Six luxury Hong Kong hotels that are no longer with us
Since Hong Kong’s first luxury hotel was built in 1868, the city has seen many high-class hotels come and go, destroyed, by fire or torn down for redevelopment. Here are some classics from a bygone age
Hong Kong’s glitzy hotels of yesteryear, with their majestic furnishings and champagne-sipping patrons, were the epitome of luxury in the colonial era. For decades, foreigners residing in the British colony adopted them as second homes. Hotels were also places of merrymaking for expats
and became an integral part of the city’s social fabric.
Today, Hong Kong has more hotels than ever, with everything from international brands to hip boutique hotels and themed Disney rooms. Last year, more than 26 million visitors stayed overnight in Hong Kong, most of them in the city’s 263 hotels and almost 75,000 rooms.
Due to redevelopment pressures, however, high occupancy rates do not guarantee long life. Here are six once-popular hotels that have come and gone over the decades.
The Hongkong Hotel
When Hong Kong’s first luxury hotel opened in 1868, it seemed to have everything: a grand staircase, London-style decor, and a prime location on Queen’s Road and Pedder Street. Before reclamation took place in Central, it was so close to Victoria Harbour that “you could fish from the hotel windows”, the Post commented.
The hotel got mixed reviews, however, from Scottish geographer John Thompson in his 1873-1874 book Illustrations of China and Its People, which described it as comfortable but with unexceptional fare. “The native waiters are remarkable ... for the fluency of pidgin English in which they converse,” he wrote. “This is, however, a jargon intelligible only to the residents.”
The hotel experienced a hiccup when a fire on New Year’s Day 1926 destroyed the north wing. Much later, in 1952 and after 75 years in operation, Hongkong and Shanghai Hotels – who today own The Peninsula Hotel group – closed the property.
An article “Last Days of Famed Edifice” lamented its untimely end. “The scene in the hotel last evening was one of sombre desolation,” the author wrote, noting that patrons toasted the hotel before smashing their glasses on the lobby floor. “The guests left with a deep regret in the realisation that a place which they had come to know almost as well as their own homes was to be no more.”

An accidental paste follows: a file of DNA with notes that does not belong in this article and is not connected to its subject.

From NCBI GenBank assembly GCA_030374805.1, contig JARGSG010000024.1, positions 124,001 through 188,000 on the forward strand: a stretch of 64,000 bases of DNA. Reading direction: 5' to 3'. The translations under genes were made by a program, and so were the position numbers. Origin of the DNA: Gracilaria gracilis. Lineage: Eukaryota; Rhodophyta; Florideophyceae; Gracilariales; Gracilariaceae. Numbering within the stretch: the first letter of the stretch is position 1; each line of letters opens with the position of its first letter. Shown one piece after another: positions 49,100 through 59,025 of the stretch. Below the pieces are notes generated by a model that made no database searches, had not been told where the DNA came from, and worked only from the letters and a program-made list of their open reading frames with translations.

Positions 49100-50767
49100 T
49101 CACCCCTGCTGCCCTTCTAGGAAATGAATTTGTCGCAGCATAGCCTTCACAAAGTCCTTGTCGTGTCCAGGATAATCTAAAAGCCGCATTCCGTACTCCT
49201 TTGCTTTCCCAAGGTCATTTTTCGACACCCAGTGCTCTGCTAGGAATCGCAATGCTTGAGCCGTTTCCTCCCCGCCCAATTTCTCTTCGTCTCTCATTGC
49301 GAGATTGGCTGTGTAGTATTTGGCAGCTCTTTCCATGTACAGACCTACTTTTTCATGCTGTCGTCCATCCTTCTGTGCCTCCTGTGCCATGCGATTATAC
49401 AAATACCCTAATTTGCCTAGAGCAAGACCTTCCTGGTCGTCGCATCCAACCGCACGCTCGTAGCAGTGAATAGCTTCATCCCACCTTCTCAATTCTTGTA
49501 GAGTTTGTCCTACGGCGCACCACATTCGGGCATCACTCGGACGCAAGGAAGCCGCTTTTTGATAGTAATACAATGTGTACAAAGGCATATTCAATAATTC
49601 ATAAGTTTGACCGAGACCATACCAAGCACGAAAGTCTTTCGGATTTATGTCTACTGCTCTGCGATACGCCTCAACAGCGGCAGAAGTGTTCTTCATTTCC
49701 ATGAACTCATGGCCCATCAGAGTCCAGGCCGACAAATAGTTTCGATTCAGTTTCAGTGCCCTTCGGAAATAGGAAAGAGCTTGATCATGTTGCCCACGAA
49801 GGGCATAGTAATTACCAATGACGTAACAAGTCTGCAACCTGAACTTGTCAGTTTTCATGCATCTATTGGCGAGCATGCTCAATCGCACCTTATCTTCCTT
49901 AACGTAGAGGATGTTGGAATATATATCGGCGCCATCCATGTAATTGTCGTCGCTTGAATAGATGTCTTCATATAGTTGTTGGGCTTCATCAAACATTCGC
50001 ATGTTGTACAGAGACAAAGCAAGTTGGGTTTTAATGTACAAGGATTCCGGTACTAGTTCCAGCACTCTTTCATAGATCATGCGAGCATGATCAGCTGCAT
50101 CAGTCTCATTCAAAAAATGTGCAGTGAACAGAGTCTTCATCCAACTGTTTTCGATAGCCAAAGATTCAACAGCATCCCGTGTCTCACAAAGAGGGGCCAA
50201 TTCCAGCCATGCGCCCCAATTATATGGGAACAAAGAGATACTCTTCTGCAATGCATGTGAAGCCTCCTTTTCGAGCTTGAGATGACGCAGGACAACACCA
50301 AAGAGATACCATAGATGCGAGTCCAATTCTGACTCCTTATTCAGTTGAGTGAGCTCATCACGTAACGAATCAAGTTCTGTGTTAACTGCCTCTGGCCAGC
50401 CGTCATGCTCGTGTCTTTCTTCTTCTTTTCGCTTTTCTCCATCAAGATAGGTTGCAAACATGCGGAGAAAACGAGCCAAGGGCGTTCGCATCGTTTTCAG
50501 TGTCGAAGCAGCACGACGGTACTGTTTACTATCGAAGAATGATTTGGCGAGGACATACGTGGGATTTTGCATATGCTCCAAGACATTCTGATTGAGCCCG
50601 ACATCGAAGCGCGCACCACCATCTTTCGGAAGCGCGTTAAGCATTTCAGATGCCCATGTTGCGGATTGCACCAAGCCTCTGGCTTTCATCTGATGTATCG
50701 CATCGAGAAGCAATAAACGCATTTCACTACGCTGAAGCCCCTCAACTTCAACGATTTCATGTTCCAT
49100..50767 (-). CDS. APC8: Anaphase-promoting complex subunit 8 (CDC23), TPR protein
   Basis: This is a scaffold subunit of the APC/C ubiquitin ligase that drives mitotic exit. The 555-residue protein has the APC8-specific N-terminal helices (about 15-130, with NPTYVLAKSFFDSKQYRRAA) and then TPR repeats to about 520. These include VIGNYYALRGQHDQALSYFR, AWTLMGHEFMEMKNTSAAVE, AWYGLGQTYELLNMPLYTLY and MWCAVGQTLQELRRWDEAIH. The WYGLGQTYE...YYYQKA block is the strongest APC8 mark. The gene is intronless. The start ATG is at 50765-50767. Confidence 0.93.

The Central Building and Landmark now stand on the spot formerly occupied by the hotel.
The Peak was rather a solitary place until Scottish railway man Alexander Findlay Smith began promoting the idea of trams to improve access, and turning the high-altitude spot into a fashionable, expat-only suburb.
In 1881, about the time the Peak Tram opened, Findlay Smith opened the Peak Hotel adjacent to the terminus. The grand venue catered to expats who preferred hotel life to renting more permanent quarters – especially since the lofty spot was cooler in summer. In 1922, the Hongkong Hotel Company – which later morphed into The Hongkong and Shanghai Hotels Company – bought and renovated it “with a view to bringing the establishment up to date in every respect”.
The new owners also set up a coach service to Repulse Bay, and created a cold storage and ice depot because the fresh markets were far away down the hill.
But the Peak Hotel was short lived. In 1936, management decided it had “outlived its usefulness”. The hotel was closed with an “enjoyable cocktail party” attended by many guests past and present.
There was no chance for a rethink: two years later the building was destroyed by fire.
The Peak Tower stands on the spot today. The only surviving remnant is the present-day Peak Lookout restaurant, which reportedly was once a terminus for sedan chairs.
When it opened in July 1961, the ultra-modern Ambassador Hotel dominated the Kowloon skyline. The 17-storey, 317-room hotel overlooked the waterfront from Nathan Road, and had an exterior mosaic wall as tall as the building itself, depicting Confucius’ travels. The HK$70,000 mosaic was the work of Yip Poon Chiu-fong, constructed from 400,000 small tiles, each “about the size of one of Mrs Yip’s elegant finger nails”.
The interior decor was conceptualised by Filipino designer Dr Arturo Santos, who drew inspiration from ancient art to create spaces such as the Colonnade Room, marked by Grecian columns, and the Dynasty Room, adorned with imperial Chinese motifs.
On the ground and first floors was a shopping arcade, and in the basement the Cellar Bar, a “cruising area” for many closeted gay men at the time, according to the book Tongzhi: Politics of Same-Sex Eroticism in Chinese Societies.